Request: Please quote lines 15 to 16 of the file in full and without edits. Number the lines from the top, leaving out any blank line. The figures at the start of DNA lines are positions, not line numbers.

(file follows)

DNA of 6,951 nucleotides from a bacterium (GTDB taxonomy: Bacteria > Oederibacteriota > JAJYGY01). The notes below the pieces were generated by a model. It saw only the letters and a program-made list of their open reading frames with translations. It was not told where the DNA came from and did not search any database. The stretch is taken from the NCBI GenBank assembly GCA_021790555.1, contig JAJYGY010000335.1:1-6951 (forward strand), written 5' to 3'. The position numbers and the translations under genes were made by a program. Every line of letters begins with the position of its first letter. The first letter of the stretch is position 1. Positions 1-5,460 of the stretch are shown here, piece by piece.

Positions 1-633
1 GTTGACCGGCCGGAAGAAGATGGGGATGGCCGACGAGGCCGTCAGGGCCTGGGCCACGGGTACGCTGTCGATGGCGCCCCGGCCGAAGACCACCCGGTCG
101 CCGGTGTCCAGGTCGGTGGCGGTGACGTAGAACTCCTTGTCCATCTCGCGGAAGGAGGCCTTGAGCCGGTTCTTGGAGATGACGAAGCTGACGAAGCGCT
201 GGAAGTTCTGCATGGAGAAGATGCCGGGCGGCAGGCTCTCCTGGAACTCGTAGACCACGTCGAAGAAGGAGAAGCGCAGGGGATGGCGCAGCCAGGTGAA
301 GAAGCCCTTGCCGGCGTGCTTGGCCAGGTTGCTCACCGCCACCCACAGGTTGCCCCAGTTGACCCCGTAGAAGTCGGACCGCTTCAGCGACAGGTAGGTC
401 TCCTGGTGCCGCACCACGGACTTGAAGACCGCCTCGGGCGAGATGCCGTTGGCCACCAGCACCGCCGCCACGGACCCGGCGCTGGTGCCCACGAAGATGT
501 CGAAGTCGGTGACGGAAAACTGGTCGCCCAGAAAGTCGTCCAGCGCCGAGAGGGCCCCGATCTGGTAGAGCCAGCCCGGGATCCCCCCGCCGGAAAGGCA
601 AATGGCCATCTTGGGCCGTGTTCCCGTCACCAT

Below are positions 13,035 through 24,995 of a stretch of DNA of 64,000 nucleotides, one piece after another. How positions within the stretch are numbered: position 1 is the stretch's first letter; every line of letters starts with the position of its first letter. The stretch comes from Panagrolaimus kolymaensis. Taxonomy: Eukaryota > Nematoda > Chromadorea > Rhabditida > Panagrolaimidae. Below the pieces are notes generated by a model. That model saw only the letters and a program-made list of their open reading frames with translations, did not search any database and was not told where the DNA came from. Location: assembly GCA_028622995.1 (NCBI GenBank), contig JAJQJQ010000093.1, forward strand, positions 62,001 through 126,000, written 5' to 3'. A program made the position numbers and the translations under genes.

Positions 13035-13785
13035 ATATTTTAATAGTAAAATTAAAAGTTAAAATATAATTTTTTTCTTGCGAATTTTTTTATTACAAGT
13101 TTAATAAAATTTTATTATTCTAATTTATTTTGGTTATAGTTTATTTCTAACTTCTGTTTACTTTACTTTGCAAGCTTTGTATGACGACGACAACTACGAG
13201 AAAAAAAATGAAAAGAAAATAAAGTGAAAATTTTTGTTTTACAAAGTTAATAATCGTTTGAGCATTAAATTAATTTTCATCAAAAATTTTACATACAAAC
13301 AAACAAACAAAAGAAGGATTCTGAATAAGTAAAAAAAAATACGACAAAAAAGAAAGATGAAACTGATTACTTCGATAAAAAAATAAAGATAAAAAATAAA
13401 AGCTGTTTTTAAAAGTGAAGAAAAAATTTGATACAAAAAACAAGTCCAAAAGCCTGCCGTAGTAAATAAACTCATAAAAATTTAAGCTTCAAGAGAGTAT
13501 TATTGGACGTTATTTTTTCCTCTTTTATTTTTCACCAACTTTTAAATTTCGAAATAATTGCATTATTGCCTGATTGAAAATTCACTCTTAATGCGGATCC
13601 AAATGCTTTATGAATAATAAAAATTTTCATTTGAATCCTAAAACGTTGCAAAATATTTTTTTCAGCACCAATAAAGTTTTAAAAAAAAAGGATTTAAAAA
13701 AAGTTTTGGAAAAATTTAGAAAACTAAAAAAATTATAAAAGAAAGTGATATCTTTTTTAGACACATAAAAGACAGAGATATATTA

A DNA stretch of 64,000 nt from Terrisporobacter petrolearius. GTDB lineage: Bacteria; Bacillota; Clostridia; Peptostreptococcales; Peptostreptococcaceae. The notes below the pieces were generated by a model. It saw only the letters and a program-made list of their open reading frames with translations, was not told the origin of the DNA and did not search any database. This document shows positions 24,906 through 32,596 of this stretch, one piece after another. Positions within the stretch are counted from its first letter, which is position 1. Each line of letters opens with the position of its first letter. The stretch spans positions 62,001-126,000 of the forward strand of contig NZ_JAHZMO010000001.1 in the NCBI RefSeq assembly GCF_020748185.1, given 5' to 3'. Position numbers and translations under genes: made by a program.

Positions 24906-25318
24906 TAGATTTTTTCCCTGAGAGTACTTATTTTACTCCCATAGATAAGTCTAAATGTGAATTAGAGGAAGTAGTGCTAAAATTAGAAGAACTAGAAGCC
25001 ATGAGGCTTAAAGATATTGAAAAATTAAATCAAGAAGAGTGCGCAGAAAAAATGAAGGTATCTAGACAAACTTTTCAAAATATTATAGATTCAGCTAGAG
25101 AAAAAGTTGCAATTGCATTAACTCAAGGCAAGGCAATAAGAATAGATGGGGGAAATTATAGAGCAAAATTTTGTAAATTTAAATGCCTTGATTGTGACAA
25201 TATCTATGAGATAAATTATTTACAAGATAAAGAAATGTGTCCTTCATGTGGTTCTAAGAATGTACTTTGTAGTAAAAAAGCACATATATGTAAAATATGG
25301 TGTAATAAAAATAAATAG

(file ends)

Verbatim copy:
13301 AAACAAACAAAAGAAGGATTCTGAATAAGTAAAAAAAAATACGACAAAAAAGAAAGATGAAACTGATTACTTCGATAAAAAAATAAAGATAAAAAATAAA
13401 AGCTGTTTTTAAAAGTGAAGAAAAAATTTGATACAAAAAACAAGTCCAAAAGCCTGCCGTAGTAAATAAACTCATAAAAATTTAAGCTTCAAGAGAGTAT